Nancy Ai-Tseng Miao Twitchell, FAIA, pioneering architect and former professor in Pratt Institute’s School of Architecture, passed away on May 29, 2020. In the remembrance below, Alex Schweder, BArch ’93, adjunct associate professor of interior design and industrial design, honors his former teacher, mentor, and friend.
As a mentor leaves the world, as Nancy Miao recently did peacefully at age 92, reflective questioning enters. Recalling what made her so important to her mentees was the fearlessness she generously offered us to model. Starting to practice as an architect during the 1960s in a profession that guarded its white male homogeneity with a tenacity that continues today, Nancy Miao achieved more than many who had systemic advantages.
In 1960, Nancy was one of only four women, in a class with forty-seven men, to graduate from Harvard’s Graduate School of Design with an MArch. She went on to work for Walter Gropius and then established two of her own firms in New York City. As principal of these offices, her built works ranged from skyscrapers, to college campuses, to private homes. Nancy changed the face of who could be accomplished, and in so doing inspired grit to do the same in those who might also be marginalized on the basis of their inner and outer selves.
When Nancy retired from teaching architectural design at Pratt Institute 26 years ago, in 1994, she had already played a role in shaping the School of Architecture and its students for nearly 30 years, since joining the faculty in 1967. Her tenure at Pratt started in late modernism, crossed the full arc of post-modernism, and ended as de-constructivism was waning. This breadth of experience led her to cultivate our imaginations rather than teach toward mastering any image of the architectural. Beyond honing our talents in this way, Professor Miao passed on other instruments of her success—like the power of listening, the craft of social etiquette, and the confidence we project when we are open to other perspectives.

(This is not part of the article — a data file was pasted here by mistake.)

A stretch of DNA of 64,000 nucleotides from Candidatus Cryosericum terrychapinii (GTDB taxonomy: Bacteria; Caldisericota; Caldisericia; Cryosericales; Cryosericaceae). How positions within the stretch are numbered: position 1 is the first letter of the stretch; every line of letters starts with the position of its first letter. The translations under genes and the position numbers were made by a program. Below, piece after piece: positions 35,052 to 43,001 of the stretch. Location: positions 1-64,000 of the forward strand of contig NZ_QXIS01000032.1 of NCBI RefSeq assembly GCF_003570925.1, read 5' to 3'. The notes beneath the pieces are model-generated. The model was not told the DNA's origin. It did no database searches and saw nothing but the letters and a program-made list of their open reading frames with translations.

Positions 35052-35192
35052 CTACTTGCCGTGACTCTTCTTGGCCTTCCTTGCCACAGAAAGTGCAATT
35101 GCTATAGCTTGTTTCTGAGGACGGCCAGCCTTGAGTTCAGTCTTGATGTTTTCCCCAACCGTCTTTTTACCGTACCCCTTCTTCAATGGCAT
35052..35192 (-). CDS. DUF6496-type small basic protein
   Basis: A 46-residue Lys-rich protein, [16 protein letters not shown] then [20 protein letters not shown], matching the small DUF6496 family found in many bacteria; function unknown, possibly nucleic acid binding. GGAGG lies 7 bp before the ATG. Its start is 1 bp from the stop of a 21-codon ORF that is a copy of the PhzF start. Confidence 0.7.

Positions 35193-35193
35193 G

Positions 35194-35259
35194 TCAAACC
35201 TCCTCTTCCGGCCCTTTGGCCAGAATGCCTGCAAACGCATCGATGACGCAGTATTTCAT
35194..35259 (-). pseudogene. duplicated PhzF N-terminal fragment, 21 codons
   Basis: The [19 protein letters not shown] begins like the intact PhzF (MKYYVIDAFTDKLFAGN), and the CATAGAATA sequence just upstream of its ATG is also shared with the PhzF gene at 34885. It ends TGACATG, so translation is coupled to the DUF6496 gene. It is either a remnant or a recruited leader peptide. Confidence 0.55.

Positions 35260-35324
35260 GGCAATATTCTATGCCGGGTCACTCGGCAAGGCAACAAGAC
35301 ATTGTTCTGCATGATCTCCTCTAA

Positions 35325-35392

Considering how Pratt might honor Professor Miao’s memory, plaques, statues, or other static memorials seem to misalign with Nancy’s dynamic presence. Instead, apt remembrance occurs in practice. Our community remembers Nancy each time we assist one of our members in need, in those moments when we embrace plurality, and when we value the possible more than the acceptable.
Read Professor Miao’s full obituary from The New York Times.